Parrots, otters and monkeys could also be killed or captured alive – even in nature reserves – in the country that is the world’s richest in biodiversity, according to opponents of the plan.
A bill that would legalise hunting, breeding and selling animals could mean commercial hunting grounds being set up for the first time in more than half a century, critics say.
They fear private hunters would be allowed to either shoot their targets dead or sell them to wildlife centres and zoos under the plan being considered by President Jair Bolsonaro's government.
It’s estimated at least 1,100 species in Brazil – home to the Amazon rainforests – are already threatened with extinction from deforestation, human expansion and poaching.
And the country has lost more forest habitats than any other country since 2001 – 1.3 million hectares last year alone, research shows.
The bill, which repeals a ban on professional hunting, went before Brazil’s parliament in 2016 but was archived in the face of anger by conservationists.
However, under Mr Bolsonaro, who has loosened a raft of environmental protections since taking office this year, it has now been revived.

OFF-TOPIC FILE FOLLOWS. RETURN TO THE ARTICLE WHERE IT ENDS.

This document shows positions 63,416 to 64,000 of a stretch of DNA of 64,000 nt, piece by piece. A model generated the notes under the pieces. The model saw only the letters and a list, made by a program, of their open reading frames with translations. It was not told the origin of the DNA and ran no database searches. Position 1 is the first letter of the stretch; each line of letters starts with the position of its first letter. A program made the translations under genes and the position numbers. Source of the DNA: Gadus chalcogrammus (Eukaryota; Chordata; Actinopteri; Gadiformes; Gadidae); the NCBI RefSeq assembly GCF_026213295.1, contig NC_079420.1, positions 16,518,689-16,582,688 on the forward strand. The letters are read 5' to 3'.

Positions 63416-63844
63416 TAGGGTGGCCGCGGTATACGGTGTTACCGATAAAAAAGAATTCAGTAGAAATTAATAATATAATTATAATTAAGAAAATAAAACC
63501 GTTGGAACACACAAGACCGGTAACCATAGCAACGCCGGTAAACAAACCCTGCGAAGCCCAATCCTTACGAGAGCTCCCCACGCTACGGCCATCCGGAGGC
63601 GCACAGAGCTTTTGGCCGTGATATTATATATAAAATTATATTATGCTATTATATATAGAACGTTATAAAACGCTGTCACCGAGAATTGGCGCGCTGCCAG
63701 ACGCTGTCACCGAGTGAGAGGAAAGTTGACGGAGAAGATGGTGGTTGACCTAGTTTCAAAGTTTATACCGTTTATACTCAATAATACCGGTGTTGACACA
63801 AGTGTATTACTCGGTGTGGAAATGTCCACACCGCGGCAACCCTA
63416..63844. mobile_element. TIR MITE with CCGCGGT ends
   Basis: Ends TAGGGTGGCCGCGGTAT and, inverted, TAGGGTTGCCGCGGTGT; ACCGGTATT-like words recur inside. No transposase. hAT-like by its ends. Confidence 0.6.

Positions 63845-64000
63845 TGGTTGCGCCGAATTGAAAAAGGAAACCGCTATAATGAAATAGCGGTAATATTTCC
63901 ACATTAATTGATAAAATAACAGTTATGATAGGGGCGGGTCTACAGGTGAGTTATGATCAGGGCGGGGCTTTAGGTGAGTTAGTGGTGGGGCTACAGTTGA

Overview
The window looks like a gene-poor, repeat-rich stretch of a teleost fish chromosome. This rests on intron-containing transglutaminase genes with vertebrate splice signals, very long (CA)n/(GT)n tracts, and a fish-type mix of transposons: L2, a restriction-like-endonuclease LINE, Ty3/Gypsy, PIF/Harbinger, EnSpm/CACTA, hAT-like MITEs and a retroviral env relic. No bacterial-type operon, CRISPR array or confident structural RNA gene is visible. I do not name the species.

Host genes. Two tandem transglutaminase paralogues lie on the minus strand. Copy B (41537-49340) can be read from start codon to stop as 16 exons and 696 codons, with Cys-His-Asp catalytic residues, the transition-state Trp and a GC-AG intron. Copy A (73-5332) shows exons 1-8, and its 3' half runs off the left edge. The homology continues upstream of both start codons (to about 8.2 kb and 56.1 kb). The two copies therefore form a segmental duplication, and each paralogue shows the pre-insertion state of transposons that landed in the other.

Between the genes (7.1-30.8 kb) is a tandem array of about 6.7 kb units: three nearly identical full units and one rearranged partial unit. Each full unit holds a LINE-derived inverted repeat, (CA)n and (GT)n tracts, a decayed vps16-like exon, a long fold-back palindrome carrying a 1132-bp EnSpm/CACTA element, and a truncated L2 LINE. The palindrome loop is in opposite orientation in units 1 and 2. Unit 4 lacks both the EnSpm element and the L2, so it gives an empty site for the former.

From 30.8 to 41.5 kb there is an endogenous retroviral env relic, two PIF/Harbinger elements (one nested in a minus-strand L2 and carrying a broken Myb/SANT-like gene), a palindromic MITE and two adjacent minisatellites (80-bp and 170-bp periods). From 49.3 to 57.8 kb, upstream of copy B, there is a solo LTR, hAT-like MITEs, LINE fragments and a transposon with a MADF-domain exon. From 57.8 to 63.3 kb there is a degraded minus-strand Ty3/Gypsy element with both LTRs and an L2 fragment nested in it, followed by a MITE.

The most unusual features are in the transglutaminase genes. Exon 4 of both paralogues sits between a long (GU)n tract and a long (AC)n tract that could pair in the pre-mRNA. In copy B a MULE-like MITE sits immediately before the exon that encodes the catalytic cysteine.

“If approved, this project will bring a huge setback for Brazilian biodiversity. The slaughter of animals may even take place in protected areas,” warned Michel Santos of WWF-Brazil.
The Rainforest Rescue non-profit group said: “Brazilian environmentalists have criticised the bill sharply, describing hunting as cruel, immoral and a medieval ritual.
“Legalised hunting would only cater to hunters’ lust for killing and boost the trade in threatened species.
“The bill also plays into the hands of the Brazilian arms industry and arms exporters, particularly those in the United States.”
But Valdir Colatto, the MP who first drafted the proposal, hit back at critics, saying 30 per cent of profits from game reserves would go towards recovering and protecting wildlife.
The bill sought to regulate an area that has no rules, he said, preventing smuggling, illegal slaughter, mistreatment and the extinction of wild and exotic animals.
It bans hunting of endangered animals in reserves, Mr Colatto added.
Slaughter would be authorised only for traditional communities that depend on hunting for survival and to control invasions of animals threatening human health and economic damage, he said.
But scientists insist any hunting in Brazil would compromise the health of natural ecosystems and cultivated land – and ultimately affect our own quality of life, Rainforest Rescue said.
“Wildlife is crucial for both natural ecosystems and crops: by dispersing seeds it helps regenerate forests, maintains an ecological equilibrium and helps keep pests and diseases under control.”
Humane Society International/Brazil is also lobbying against the plan.
If the bill is approved by the government’s environment commission, it will go to the senate and deputies of the national congress.